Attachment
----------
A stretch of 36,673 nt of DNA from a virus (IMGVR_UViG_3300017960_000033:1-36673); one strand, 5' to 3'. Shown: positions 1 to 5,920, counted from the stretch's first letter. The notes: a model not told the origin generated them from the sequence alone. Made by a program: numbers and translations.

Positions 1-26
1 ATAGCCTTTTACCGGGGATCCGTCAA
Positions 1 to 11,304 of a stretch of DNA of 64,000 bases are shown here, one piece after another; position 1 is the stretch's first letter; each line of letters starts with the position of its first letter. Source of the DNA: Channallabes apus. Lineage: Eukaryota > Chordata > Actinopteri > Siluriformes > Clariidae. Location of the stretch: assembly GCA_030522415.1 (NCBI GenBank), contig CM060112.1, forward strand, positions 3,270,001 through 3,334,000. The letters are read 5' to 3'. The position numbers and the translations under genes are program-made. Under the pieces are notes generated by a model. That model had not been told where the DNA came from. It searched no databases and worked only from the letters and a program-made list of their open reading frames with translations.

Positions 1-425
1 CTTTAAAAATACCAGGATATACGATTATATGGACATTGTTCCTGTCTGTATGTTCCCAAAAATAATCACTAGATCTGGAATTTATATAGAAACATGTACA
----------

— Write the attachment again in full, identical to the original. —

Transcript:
A stretch of 36,673 nt of DNA from a virus (IMGVR_UViG_3300017960_000033:1-36673); one strand, 5' to 3'. Shown: positions 1 to 5,920, counted from the stretch's first letter. The notes: a model not told the origin generated them from the sequence alone. Made by a program: numbers and translations.

Positions 1-26
1 ATAGCCTTTTACCGGGGATCCGTCAA
Positions 1 to 11,304 of a stretch of DNA of 64,000 bases are shown here, one piece after another; position 1 is the stretch's first letter; each line of letters starts with the position of its first letter. Source of the DNA: Channallabes apus. Lineage: Eukaryota > Chordata > Actinopteri > Siluriformes > Clariidae. Location of the stretch: assembly GCA_030522415.1 (NCBI GenBank), contig CM060112.1, forward strand, positions 3,270,001 through 3,334,000. The letters are read 5' to 3'. The position numbers and the translations under genes are program-made. Under the pieces are notes generated by a model. That model had not been told where the DNA came from. It searched no databases and worked only from the letters and a program-made list of their open reading frames with translations.

Positions 1-425
1 CTTTAAAAATACCAGGATATACGATTATATGGACATTGTTCCTGTCTGTATGTTCCCAAAAATAATCACTAGATCTGGAATTTATATAGAAACATGTACA